EYES ON LONDON: Bolt, Blake get in the mood

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Associated Press

Posted on August 4, 2012 at 9:00 AM

Updated Saturday, Aug 4 at 11:01 AM

LONDON (AP) — Around the 2012 Olympics and its host city with journalists from The Associated Press bringing the flavor and details of the games to you:

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BOLT VS BLAKE

In his first appearance at the London Olympics, Usain Bolt did what he had to do to advance to the 100-meter semifinals, overcoming a slow start to win his heat in 10.09 seconds Saturday. Yohan Blake finished his heat a fraction faster in 10.00 seconds.

— Howard Fendrich — Twitter http://twitter.com/HowardFendrich

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ROYAL JUMPERS

Another royal family is getting air time in the equestrian ring at Greenwich Park.

Prince Abdullah Al Saud of Saudi Arabia, a grandson of King Abdullah, jumped a clean round in good time in the qualifying portion of the individual show jumping competition Saturday. The top 60 riders advance.

The prince, whose father and grandfather are both fans and owners of race horses, said he hoped his grandfather was watching on TV.

"He's the main sponsor for our team," Abdullah told The Associated Press. "He sponsored us with all these good quality horses, and trainers and all good stuff — top stuff: grooms, blacksmiths — so I think he deserves to have watched his sons from Saudi Arabia having good rounds today."

Last week, it was the British monarchy in the limelight in the equestrian stadium: the queen's granddaughter, Zara Phillips, was part of the silver-winning British eventing team, and her mother Princess Anne presented the medals.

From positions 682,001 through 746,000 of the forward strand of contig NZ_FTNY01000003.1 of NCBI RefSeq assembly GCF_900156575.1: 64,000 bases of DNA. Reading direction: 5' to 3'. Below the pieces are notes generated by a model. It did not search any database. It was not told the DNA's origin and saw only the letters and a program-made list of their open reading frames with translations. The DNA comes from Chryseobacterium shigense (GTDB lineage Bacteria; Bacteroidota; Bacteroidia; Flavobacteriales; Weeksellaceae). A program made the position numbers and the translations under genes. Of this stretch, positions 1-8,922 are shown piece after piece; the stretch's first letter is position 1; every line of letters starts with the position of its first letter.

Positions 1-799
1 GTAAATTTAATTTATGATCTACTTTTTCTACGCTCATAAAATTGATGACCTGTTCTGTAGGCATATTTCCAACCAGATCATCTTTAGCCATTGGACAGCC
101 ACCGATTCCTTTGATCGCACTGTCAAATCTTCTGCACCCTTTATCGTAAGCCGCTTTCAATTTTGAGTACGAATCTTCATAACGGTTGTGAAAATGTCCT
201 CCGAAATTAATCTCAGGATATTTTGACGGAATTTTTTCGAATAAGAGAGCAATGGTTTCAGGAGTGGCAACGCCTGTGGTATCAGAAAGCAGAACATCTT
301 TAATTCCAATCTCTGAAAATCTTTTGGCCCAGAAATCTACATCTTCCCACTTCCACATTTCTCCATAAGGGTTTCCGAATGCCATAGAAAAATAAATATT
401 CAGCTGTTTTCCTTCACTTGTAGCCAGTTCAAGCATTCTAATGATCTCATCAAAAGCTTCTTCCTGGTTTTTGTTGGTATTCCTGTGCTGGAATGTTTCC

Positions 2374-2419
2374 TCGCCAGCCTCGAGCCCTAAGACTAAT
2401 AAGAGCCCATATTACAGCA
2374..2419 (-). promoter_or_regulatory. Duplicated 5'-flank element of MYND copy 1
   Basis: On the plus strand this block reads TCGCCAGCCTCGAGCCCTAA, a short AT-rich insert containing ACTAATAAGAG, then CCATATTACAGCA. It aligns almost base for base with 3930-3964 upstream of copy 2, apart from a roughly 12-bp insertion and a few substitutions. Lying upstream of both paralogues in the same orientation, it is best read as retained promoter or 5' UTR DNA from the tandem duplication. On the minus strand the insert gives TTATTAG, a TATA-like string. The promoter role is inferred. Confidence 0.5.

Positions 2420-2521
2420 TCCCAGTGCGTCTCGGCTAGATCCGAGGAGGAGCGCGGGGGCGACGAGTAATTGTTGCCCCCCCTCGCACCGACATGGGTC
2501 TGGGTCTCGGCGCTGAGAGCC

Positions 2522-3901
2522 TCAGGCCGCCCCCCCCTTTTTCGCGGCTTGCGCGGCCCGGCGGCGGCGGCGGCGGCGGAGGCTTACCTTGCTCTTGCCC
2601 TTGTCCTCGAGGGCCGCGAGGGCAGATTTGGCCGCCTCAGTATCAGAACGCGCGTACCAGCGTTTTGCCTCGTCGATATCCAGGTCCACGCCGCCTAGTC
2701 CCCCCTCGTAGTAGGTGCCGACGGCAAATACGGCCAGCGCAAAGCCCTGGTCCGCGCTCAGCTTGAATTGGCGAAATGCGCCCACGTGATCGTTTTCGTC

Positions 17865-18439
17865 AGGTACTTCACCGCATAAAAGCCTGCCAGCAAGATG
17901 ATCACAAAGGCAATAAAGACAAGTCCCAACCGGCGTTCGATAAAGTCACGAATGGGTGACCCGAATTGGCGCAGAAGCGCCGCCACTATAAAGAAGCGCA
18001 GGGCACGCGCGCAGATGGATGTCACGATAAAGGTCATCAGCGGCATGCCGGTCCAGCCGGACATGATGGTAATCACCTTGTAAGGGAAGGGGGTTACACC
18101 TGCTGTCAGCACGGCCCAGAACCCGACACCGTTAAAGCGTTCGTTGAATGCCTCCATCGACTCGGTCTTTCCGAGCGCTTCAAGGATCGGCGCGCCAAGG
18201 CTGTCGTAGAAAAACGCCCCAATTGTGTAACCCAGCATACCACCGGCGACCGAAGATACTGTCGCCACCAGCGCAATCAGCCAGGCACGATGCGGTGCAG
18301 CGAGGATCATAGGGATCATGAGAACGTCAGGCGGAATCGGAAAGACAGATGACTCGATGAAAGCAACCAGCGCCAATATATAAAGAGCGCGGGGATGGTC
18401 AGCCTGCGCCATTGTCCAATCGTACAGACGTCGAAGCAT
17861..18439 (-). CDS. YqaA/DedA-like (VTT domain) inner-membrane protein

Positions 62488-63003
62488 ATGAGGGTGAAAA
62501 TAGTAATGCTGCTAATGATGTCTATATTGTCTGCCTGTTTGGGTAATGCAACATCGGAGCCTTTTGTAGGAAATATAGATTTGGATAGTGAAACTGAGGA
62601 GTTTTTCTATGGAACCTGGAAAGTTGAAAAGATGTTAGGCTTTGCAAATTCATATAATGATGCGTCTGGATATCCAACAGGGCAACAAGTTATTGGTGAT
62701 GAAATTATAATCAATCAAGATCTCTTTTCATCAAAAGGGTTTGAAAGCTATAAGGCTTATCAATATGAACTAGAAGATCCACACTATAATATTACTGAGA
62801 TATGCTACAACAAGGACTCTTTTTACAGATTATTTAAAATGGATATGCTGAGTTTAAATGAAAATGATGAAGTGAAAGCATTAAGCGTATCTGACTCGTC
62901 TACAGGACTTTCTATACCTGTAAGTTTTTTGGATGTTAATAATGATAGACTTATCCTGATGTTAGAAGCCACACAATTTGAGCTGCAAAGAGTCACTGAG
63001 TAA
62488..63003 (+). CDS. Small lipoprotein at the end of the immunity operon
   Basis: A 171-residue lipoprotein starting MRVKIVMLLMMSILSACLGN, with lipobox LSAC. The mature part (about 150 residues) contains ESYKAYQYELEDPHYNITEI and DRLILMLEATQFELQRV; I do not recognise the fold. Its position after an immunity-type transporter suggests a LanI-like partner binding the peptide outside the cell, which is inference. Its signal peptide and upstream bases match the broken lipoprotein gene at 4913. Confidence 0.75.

Also in the arena that day was Princess Haya, the head of the International Equestrian Federation and a daughter of the late King Hussein of Jordan.

—Nicole Winfield — www.twitter.com/nwinfield

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GLIB GABBY

Gabby Douglas and her electric smile — not to mention her two Olympic gold medals — are sure to have advertisers lining up.

The 16-year-old, who won the women's all-around gymnastics title on Thursday, is proving she's just as fast with a one-liner as she is racing down the vault runway.

Holding the all-around gold in her hands hours after taking the title, Douglas didn't hesitate when someone jokingly told her "nice medal, where did you get?"

"Dollar Tree," she said before eliciting a giggle.

— Will Graves — Twitter: www.twitter.com/WillGravesAP

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FAILED DRUG TESTS

A Russian cyclist and Colombian track and field athlete have failed Olympic drug tests.

IOC spokesman Mark Adams says Russia's Victoria Baranova was expelled after failing a pre-competiton test. Colombia's 400-meter runner Diego Palomeque has been provisionally suspended after a pre-competition positive test. The 18-year-old athlete did not start in his scheduled heat Saturday.

— Stephen Wilson — Twitter http://twitter.com/stevewilsonap

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NEW RECORD (ON THE TUBE)

New records are being set on the track, in the water — and deep underneath the British capital.

Transport officials say the games have led to the busiest days ever on London's transport network, with more than 4.3 million journeys counted on the capital's subway system on Thursday alone.

London's sprawling subway system — known as the Tube — typically sees about up to 4 million journeys a day.

Transport has been a key concern for Olympic organizers, with some wondering whether the capital's stretched transit network would cope. So far, however, London seems to have avoided any major headaches.

— Raphael Satter — Twitter http://raphae.li/twitter

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QUICKQUOTE: PISTORIUS JOY